The MIQE Revolution: implementation of standards for the reporting of quantitative PCR studies

Duncan Ayers

Abstract


The discovery of the polymerase chain reaction (PCR) a few decades ago initiated a global impact on the entirety of the medical and life sciences research spheres. Nowadays, essentially all laboratories focusing on such vital research employ in-house PCR techniques on a near-daily basis, due to the wide spectrum of applications which PCR technology can adopt itself to. Unfortunately, ubiquitously available and affordable technologies, such as RT-qPCR, do have a major passive drawback: inter-laboratory reproducibility. Variations in the routine methodologies implemented by individual laboratories can inevitably lead to severe lapse of data robustness and reliability for publication in peer-reviewed journals. In order to address this pressing issue, a consortium of eminent research group leaders in the field of RT-qPCR technology decided to propose a distinct set of standardized guidelines for the reporting of RT-qPCR study results, known as the Minimum Information for Publication of Quantitative Real Time PCR Experiments (MIQE), which were published in early 2009.2 This concept is very much similar to the one leading to the development of the Minimum Information for Microarray Experimets (MIAME) guidelines for reporting of microarray-based studies. In order to address this pressing issue, a consortium of eminent research group leaders in the field of RT-qPCR technology decided to propose a distinct set of standardized guidelines for the reporting of RT-qPCR study results, known as the Minimum Information for Publication of Quantitative Real Time PCR Experiments (MIQE), which were published in early 2009. This concept is very much similar to the one leading to the development of the Minimum Information for Microarray Experimets (MIAME) guidelines for reporting of microarray-based studies.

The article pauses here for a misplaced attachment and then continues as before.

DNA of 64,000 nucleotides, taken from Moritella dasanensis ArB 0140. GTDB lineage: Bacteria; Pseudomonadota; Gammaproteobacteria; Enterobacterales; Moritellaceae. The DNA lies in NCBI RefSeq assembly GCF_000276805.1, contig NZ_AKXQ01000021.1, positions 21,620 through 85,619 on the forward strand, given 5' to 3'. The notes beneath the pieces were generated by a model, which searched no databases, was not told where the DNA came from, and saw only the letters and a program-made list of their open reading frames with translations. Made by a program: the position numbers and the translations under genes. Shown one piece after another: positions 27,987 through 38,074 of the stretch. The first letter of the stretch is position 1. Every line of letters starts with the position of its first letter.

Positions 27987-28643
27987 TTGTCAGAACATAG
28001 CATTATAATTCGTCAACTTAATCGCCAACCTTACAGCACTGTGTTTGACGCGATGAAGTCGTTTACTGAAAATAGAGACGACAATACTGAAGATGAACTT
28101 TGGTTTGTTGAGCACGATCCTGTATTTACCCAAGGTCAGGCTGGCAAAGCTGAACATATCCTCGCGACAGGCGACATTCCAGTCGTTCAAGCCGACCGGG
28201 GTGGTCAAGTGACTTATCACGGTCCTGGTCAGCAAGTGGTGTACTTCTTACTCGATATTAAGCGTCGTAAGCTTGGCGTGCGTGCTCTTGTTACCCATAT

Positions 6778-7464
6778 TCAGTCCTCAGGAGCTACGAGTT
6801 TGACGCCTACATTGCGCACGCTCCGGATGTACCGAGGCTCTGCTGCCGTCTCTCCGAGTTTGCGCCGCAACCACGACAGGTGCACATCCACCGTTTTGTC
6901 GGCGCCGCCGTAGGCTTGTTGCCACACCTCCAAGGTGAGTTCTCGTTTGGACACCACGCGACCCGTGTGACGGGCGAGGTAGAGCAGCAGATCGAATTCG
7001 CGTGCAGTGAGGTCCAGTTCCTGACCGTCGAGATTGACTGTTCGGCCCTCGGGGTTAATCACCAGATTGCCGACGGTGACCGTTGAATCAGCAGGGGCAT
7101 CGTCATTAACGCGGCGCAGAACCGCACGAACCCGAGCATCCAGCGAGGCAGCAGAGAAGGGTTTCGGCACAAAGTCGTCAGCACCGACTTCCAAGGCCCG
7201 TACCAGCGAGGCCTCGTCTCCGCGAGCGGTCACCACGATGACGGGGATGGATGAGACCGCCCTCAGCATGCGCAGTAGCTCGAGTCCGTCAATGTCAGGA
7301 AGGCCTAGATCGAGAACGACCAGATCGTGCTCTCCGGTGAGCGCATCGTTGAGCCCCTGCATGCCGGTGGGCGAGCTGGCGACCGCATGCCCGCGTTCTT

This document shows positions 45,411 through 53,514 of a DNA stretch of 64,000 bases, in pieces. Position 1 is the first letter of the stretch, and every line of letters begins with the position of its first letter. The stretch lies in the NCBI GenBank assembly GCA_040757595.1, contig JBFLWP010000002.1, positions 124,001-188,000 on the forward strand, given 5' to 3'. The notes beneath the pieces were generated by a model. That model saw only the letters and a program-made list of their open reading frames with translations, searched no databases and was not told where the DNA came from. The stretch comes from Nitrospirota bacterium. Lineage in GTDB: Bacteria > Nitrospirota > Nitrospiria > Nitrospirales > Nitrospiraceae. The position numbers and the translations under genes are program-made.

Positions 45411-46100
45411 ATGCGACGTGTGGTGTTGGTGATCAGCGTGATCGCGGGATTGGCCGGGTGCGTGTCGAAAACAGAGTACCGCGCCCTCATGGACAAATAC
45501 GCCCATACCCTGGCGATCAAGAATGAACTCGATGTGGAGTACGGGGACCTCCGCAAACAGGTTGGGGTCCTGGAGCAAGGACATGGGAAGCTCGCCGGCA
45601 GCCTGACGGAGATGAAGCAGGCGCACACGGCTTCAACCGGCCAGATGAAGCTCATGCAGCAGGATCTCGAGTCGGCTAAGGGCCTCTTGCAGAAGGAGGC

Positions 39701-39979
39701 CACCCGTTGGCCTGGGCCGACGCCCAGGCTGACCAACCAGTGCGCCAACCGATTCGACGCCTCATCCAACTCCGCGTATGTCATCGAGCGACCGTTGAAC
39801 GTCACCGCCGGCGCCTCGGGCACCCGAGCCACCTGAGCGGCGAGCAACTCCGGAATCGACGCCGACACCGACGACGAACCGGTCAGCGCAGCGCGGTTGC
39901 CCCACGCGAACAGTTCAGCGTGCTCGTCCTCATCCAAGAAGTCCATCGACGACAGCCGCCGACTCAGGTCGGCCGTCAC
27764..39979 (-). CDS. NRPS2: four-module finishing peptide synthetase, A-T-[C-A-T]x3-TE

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Cite this article as: Ayers D. The MIQE Revolution: Implementation of standards for the reporting of quantitative PCR studies. Int J Cancer Ther Oncol 2014; 2(2):02026. DOI: 10.14319/ijcto.0202.6


Keywords


qPCR; MIQE; Guidelines; Standardisation

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References


Mestdagh P, Derveaux S, Vandesompele J. Whole-genome RT-qPCR microRNA expression profiling. Methods Mol Biol 2012; 815:121- 30.

Bustin SA, Benes V, Garson JA, et al. The MIQE guidelines: minimum information for publication of quantitative real-time PCR experiments. Clin Chem 2009; 55:611-22.

Brazma A, Hingamp P, Quackenbush J, et al. Minimum information about a microarray experiment (MIAME)-toward standards for microarray data. Nat Genet 2001; 29:365-71.

Huggett JF, Foy CA, Benes V, Emslie K, et al. The digital MIQE guidelines: Minimum Information for Publication of Quantitative Digital PCR Experiments. Clin Chem 2013; 59:892-902.

Bustin SA, Benes V, Garson J, et al. The need for transparency and good practices in the qPCR literature. Nat Methods 2013; 10:1063-7.




DOI: http://dx.doi.org/10.14319/ijcto.0202.6

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